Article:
What Can Free Jazz Teach Us About Working on Teams?

Wednesday, September 10th, 2014

My friend, Karl Berger, was artist in residence at The Stone last week. The Stone is a New York club dedicated to the experimental and avant garde. I got to perform in his improvisational orchestra on the final night, and it was a great experience!

I’ve been thinking about what Karl does and why it works. And I think there is a connection for those of us who work in organizations.

Imagine this: 25 people on stage; no sheet music. (Hel did teach us two melodies, but we ended up not using them.) There was no set plan, other than the set would last about an hour. We would just play.

When I explained Karl’s approach to a friend, he said, “It sounds like an adventure in narcissism.” That type of egocentric free-for-all certainly could occur, but it doesn’t. Quite often there is a spontaneous and phenomenal blend of harmonies and solos, and each performance is different. On Sunday, there was no bass player. That limited the type of rhythmic pulses available. So, in Karl’s words, he approached it more symphonically – and it worked.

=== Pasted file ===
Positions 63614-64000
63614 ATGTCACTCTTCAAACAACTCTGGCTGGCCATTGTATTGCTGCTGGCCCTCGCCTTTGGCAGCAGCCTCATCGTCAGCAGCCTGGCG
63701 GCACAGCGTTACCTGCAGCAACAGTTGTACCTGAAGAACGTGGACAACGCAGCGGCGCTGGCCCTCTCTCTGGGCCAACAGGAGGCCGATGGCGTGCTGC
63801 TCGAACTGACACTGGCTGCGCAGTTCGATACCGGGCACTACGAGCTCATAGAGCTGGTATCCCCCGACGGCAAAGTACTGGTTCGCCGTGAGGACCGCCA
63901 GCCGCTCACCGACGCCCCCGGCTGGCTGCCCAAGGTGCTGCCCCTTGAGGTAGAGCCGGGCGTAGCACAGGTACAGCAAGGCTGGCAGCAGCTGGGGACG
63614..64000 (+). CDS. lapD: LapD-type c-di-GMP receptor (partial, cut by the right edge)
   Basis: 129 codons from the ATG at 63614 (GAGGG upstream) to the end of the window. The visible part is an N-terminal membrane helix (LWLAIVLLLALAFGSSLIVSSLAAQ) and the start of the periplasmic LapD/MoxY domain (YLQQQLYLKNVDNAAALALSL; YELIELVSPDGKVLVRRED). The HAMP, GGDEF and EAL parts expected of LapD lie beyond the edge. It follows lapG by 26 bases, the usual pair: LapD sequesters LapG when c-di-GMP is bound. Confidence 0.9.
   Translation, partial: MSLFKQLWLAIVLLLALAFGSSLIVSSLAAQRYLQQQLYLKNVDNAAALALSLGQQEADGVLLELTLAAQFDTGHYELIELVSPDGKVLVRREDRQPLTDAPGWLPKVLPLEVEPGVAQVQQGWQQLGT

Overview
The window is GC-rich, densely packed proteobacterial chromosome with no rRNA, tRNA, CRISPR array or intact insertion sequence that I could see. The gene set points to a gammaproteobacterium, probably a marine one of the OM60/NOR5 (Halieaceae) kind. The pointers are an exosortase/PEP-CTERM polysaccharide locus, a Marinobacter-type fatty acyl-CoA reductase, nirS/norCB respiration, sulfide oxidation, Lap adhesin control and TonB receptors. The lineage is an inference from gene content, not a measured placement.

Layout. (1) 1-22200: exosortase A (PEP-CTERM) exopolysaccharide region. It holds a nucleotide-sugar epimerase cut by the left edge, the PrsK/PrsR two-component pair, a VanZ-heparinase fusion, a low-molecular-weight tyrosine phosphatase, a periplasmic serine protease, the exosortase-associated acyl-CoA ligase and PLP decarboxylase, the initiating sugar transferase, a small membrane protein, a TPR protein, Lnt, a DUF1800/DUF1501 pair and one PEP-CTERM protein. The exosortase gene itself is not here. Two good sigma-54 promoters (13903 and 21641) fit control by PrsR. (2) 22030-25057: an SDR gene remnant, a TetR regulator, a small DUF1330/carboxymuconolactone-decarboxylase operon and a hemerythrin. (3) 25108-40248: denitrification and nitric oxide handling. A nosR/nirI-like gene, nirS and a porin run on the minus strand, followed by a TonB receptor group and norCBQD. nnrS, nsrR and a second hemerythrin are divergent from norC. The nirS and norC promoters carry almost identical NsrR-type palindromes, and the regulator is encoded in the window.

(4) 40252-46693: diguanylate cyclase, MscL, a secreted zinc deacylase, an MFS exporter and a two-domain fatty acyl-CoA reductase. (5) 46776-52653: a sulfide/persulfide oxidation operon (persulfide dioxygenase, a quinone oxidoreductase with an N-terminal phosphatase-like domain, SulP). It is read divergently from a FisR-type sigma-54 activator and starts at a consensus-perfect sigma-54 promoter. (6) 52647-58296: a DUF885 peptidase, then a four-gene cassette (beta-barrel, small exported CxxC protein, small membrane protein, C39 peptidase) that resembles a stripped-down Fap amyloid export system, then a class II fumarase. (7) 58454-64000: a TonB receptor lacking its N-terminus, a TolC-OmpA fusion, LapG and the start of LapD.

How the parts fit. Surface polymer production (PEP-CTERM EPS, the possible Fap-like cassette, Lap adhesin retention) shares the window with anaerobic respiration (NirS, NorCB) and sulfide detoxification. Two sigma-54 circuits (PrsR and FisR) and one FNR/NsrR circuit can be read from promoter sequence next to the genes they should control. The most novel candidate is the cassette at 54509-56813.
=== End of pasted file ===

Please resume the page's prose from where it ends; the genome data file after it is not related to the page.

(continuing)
But why does it work?  At the top of the list, it seems that everyone shows up because they have tremendous respect for Karl — and they like him. Next, he selects people who know how to listen and how to follow. In other words, they are willing to step out of the spotlight and make way for someone else’s solo or improvisation that’s starting up in another section of the orchestra. Karl’s hand gestures provide general guidance regarding volume, articulation, who should solo and who should drop out for a while. I rarely see musicians showing off or failing to follow his lead. Next, there is an “in the moment” acceptance of what’s going on. For instance, a few months ago, Karl pointed to me to solo, and I pretty much stunk. There was nothing wrong with my solo except that it was just plain boring. And the more I tried to unstinkify it, the worse it got. Karl and the orchestra seemed unperturbed. The solo ended, and life went on. And I kept getting invited back. Another time when it was my turn to solo, I heard myself start to play a blues motif. When he heard this, Karl signaled for me to hold the last note of that phrase, and he pointed to another musician to complete the call-and-response.  Blues, as you may know, relies on call-and-response. So my opening phrase influenced the response of the trumpeter, and his playing inspired my next phrase. And on it went. It was pretty cool.

I think of the simplicity of Harrison Owens’ open space technology, and I think there is a similarity between that and Karl Berger’s work. Both combine the safety of a basic structure with a lot of freedom to support or build on the ideas of others. I’d love to get your reactions to this post.